White perch fishing on Lake Norman

White perch are plentiful and eager to bite, the perfect combination to keep kids involved.

White perch fishing on Lake Norman

Lake Norman is the perfect summer piscatorial playground,  offering exciting fishing action thanks to an overabundant population of white perch that’s largely ignored and held in disdain by many anglers. Wildlife biologists encourage fishermen to keep white perch in an effort to thin out their numbers.

Large schools of white perch will  keep young and old busy grabbing rods and reeling frantically to capture their prize.

One overseer of these frenetic happenings at Norman is Capt. Justin Goodson of Fishers of Men Guide Service. He specializes in family fishing trips.

Goodson knows that youngsters and novice anglers care more for action than they do for size when it comes to fishing. White perch fishing at Norman meets their desires. And perch are feisty battlers on light tackle.

Start at first light

Goodson (828-461-2007) said it’s essential to get off to an early start.

“Summertime can be hard for fishermen to locate fish,” said Goodson, who knows his clients are more interested in hooking than in looking for fish. “I find it best to start most days right at daylight.”

He said white perch suspend in 30 to 40 feet of water in the main river channel and in large creeks. On a sonar unit, schooling fish resemble spaghetti. And anglers can spot them as they follow the channel.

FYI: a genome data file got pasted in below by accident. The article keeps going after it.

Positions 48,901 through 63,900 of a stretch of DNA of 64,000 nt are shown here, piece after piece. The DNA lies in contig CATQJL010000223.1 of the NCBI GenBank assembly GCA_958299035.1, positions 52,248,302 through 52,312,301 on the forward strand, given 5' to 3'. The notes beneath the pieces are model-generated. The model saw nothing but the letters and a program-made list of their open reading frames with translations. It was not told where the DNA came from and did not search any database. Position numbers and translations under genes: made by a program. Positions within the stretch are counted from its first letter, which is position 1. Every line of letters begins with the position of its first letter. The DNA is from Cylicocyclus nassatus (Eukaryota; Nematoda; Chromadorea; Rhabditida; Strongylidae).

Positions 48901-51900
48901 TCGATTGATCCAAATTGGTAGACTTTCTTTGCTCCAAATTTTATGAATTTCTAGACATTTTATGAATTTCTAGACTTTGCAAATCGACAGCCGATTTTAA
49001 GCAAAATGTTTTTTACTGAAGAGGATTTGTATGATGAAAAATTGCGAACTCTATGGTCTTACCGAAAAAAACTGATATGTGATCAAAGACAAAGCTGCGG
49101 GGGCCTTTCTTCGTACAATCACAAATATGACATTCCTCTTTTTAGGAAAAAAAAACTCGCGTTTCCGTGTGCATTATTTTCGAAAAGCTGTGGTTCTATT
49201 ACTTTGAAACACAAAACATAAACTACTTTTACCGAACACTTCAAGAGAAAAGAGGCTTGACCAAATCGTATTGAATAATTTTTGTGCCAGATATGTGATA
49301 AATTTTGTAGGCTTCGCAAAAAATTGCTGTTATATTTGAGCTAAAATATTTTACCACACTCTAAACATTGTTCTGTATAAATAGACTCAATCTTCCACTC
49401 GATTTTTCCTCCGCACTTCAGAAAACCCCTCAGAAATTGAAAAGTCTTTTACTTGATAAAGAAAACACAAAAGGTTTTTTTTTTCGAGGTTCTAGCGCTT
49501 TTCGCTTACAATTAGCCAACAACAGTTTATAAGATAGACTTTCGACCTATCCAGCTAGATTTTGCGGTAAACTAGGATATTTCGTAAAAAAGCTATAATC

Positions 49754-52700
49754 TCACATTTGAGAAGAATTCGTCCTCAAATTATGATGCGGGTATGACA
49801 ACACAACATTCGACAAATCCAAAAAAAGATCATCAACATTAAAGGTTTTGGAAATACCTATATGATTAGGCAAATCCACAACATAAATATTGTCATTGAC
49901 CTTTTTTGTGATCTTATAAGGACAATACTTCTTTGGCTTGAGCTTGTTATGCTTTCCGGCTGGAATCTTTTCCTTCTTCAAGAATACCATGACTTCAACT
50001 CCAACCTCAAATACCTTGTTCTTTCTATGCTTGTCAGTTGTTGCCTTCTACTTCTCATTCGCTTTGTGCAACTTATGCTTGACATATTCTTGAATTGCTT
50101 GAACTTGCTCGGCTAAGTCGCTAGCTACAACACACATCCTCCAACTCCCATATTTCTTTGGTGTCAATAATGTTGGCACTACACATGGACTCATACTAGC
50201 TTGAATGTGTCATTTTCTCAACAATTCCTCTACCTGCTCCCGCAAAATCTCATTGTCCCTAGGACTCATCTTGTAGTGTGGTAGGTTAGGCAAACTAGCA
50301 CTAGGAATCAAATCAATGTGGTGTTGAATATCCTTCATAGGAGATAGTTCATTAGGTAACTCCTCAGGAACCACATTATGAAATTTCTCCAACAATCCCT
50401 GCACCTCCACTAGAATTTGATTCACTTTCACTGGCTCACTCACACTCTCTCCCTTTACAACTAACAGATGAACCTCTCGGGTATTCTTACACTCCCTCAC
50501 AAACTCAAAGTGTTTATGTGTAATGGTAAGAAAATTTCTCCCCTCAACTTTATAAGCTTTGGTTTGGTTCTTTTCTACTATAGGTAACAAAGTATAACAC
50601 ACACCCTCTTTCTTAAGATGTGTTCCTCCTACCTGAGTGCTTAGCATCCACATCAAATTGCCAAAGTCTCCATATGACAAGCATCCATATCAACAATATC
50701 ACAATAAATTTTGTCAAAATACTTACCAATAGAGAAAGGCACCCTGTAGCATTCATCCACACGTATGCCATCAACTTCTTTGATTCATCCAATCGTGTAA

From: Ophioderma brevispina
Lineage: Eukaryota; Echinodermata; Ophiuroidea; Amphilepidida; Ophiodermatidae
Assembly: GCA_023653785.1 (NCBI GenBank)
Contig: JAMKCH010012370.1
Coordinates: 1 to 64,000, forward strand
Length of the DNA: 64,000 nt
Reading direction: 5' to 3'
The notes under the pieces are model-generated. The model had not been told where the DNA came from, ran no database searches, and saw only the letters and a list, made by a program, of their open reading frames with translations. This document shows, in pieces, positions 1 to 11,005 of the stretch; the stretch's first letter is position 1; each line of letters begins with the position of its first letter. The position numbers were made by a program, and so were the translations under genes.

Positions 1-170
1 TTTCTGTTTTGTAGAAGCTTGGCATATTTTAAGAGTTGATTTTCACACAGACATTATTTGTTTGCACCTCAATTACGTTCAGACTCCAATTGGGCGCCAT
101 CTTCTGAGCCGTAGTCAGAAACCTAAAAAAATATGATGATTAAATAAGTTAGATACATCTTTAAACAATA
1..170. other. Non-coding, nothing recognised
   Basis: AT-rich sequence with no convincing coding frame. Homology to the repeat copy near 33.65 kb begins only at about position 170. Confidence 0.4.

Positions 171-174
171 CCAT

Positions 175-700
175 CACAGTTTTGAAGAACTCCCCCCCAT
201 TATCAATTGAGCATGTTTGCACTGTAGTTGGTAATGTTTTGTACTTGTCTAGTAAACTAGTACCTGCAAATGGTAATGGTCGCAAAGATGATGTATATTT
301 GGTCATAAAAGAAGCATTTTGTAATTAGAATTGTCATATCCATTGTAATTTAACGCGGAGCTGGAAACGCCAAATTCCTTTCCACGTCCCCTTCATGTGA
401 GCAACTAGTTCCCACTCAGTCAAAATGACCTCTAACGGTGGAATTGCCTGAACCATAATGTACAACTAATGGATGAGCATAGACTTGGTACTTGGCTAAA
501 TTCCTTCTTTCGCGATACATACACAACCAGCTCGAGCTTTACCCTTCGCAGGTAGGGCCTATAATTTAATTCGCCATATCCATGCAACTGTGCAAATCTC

His clients might also catch spotted bass.

“White perch and spotted bass are likely to be schooling together this time of year. So the chances of catching both species is likely,” said Goodson.

Big cats below

They might also catch something much bigger.

Huge catfish often linger below feeding schools of perch to dine upon the scraps of forage the perch leave behind.

To pinpoint schools of white perch, Goodson trolls live minnows about 2 mph until he gets bites. Then he straight-lines.

He has multiple rod holders set up around his boat that hold 6- to 7-foot medium spinning rods paired with spinning reels filled with 6- to 8-pound monofilament line. A large split shot is crimped about 18 inches above a 1/0 J hook baited with a small minnow hooked through the lips. The rig is lowered about 25 feet. Other depths are sampled with the remaining rigs.

Experienced clients might opt to fish with jigging spoons or Sabiki Rigs.

Feeding perch will start rods bouncing everywhere with everyone in pursuit.

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